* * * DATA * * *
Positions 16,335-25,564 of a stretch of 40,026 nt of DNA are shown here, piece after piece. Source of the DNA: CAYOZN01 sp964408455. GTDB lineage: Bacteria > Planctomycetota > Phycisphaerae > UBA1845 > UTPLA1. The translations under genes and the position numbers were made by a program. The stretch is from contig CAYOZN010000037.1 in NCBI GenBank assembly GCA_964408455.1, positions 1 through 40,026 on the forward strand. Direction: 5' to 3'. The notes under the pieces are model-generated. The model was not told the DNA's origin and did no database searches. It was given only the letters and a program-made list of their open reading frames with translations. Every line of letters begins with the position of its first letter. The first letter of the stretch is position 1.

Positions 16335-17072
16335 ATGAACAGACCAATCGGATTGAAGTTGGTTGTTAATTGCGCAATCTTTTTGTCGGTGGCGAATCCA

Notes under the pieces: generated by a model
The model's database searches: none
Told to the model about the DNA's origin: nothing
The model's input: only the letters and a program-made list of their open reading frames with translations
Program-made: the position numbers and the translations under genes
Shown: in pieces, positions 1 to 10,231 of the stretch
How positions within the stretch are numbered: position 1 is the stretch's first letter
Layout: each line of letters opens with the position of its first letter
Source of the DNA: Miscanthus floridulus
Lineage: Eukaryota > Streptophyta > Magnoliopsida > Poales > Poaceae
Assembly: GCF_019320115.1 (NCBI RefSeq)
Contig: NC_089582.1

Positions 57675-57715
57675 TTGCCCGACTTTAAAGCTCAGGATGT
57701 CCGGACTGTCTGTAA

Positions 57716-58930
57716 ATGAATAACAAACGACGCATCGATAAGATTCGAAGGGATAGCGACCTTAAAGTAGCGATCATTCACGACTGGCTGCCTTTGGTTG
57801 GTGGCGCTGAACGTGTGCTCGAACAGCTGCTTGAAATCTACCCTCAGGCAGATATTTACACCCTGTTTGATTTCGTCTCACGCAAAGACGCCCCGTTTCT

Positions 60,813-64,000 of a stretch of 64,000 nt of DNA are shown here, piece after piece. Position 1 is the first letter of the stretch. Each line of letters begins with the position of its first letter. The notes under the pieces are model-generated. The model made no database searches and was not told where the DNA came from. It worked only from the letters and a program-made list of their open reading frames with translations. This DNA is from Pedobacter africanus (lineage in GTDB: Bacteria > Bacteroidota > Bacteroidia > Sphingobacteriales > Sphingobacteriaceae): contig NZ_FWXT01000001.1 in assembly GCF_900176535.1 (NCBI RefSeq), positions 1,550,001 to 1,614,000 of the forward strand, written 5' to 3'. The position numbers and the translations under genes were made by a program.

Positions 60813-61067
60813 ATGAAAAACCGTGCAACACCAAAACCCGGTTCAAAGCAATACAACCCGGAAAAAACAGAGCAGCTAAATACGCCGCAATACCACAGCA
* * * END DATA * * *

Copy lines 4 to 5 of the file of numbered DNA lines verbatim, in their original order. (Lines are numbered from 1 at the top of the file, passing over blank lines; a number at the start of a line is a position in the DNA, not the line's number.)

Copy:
Notes under the pieces: generated by a model
The model's database searches: none